Laying a Cable…
You are an internet technician. You have a job to do where the cabling has already been laid, so you head to the site expecting an easy job. Unfortunately, it seems this network cable runs underwater from one island to another nearby island. The second problem is that the cable consists of ten individually shielded wires, all unmarked.
Your networking kit was lost on the journey to the first island (eaten by sharks). The only equipment you have with you is an indelible marker, a lightbulb and a battery. While the company was thoughtful enough to provide a canoe, you really want to minimize trips between the islands. You’re not lazy, it’s just that you’ve met the local sealife.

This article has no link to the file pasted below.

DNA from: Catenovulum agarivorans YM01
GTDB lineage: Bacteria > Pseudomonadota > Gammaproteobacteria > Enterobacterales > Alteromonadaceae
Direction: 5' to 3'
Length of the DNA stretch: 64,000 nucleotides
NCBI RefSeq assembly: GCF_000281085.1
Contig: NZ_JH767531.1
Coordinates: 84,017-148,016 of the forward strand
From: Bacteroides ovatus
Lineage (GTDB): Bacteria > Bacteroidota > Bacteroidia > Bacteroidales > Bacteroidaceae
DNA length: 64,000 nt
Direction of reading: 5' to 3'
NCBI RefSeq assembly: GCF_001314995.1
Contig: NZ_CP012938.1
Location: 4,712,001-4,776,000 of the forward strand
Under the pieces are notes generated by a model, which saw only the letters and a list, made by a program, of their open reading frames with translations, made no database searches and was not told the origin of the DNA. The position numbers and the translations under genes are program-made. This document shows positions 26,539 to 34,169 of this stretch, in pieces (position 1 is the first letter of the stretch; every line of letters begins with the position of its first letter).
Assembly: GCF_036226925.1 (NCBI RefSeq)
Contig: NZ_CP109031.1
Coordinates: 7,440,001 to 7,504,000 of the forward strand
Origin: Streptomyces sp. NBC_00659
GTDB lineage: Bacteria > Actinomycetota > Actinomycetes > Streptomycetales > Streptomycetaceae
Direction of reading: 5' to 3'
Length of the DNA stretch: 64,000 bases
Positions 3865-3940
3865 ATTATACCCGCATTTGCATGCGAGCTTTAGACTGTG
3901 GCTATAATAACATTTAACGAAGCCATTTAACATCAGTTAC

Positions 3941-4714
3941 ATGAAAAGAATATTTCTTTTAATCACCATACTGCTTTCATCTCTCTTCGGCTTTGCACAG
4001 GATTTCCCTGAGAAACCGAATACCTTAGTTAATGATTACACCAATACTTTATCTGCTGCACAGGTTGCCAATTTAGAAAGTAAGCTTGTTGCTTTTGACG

In how few trips can you determine which wires at the network’s end correspond to which wires on the deserted island’s end? And of course, explain your answer!
Assume that not only are you incredibly dedicated to risk shark infested waters, but also:
• The individual wires are stripped bare, and may be connected to each other, and or the battery or light bulb.
• The light bulb will light if it completes a circuit with the battery.
• The cabling has negligible resistance.
• No-one is available, willing or able to assist you, you’re on your own.
• You may use the marker to label the wire ends however you like.